Kabita is a 27-year-old divorced woman living with her sister, brother-in-law and her two-year-old son. After her divorce from her husband, she came back to her sister's house and started living with her sister's family, but she felt like a burden on her sister's family, as her sister was already responsible for her one son and two daughters. So she planned to help her sister financially and started a small tailoring shop with her one sewing machine. She took orders from her customers for stitching plastic bags and whenever she had time, she got involved in a cane craft. She makes mirror stands, tools, chairs etc. from cane. She says that the cane craft is more profitable than tailoring. Because of her limited financial condition, she is not able to develop her cane craft business. She earns 3,000 INR per month from this activity, which is not sufficient for her family. She plans to purchase the raw materials (cane, coloring, nails, etc.) and appoint two workers for her business.
She has requested a loan of 30,000 INR for purchasing raw materials (cane, coloring, nails, etc.) and appointing two workers for her business to help her to produce more.
She wants to save some money for her sons’ future and send her son to a good school.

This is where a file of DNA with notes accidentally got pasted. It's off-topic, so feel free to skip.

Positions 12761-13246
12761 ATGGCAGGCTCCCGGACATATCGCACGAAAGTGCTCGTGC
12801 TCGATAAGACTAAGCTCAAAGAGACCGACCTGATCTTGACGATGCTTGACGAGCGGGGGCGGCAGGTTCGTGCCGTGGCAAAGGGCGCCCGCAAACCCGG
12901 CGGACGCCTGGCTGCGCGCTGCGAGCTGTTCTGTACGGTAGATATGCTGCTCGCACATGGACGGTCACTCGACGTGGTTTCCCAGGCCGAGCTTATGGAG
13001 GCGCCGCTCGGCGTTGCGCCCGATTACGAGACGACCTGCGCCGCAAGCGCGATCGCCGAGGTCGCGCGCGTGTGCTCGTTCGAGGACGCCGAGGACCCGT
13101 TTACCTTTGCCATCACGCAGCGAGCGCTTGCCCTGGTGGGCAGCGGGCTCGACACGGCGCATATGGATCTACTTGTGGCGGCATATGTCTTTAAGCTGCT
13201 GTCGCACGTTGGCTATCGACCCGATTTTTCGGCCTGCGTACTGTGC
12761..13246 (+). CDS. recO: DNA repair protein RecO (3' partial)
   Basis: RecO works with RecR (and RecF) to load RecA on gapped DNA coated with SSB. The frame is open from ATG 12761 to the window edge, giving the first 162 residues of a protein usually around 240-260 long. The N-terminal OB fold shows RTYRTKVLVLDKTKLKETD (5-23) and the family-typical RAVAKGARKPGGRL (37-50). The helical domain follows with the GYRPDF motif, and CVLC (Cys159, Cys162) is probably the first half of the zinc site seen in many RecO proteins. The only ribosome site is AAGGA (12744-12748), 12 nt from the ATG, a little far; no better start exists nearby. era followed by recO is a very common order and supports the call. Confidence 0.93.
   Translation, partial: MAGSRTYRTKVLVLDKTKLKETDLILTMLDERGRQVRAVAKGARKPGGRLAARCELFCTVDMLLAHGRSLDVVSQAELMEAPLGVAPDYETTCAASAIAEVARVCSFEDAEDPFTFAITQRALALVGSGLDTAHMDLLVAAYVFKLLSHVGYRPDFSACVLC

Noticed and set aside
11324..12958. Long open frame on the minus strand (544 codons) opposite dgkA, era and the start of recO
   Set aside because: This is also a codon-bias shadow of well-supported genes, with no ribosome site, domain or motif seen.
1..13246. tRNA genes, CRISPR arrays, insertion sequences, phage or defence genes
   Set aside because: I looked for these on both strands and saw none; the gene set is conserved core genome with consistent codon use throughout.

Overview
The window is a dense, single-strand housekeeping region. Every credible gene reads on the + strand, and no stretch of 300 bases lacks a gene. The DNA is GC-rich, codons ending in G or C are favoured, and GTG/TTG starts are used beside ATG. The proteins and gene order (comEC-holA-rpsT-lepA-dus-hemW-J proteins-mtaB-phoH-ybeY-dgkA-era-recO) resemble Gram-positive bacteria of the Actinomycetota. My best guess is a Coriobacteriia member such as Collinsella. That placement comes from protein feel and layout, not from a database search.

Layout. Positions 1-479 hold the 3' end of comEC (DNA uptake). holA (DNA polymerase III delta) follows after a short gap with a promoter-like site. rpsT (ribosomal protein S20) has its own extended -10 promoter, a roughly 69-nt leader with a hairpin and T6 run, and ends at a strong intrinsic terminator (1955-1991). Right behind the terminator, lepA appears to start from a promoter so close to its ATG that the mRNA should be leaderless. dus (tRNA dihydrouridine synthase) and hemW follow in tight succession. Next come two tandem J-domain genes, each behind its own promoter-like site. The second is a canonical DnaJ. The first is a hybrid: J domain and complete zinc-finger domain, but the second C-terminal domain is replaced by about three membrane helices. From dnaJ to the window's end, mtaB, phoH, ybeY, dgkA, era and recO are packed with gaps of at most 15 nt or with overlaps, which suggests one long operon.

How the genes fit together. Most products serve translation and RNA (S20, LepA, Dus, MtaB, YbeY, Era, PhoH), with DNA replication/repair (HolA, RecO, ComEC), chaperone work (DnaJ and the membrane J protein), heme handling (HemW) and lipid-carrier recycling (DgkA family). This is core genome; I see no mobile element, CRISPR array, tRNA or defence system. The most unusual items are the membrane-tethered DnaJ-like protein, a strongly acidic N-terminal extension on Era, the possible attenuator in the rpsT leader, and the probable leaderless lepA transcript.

Important note about this loan
Due to Indian government regulations, if you fund this loan, you will not be repaid for at least 3 years. This borrower will likely repay your loan much sooner than that, in which case, the Field Partner may re-loan your funds to help other local borrowers. We want you to be aware of this minimum 3-year waiting period and the associated risks before making a loan to Indian borrowers on Kiva. Learn More >
About People's Forum
People’s Forum is a development organization based in Odisha, India that provides affordable loan products and support services to women. The organization distinguishes itself by reaching out to particularly marginalized groups, including leprosy-affected families, widows, single mothers, and disabled persons. People’s Forum will harness Kiva’s flexible, zero-interest capital to serve even more borrowers in one of the poorest regions of India.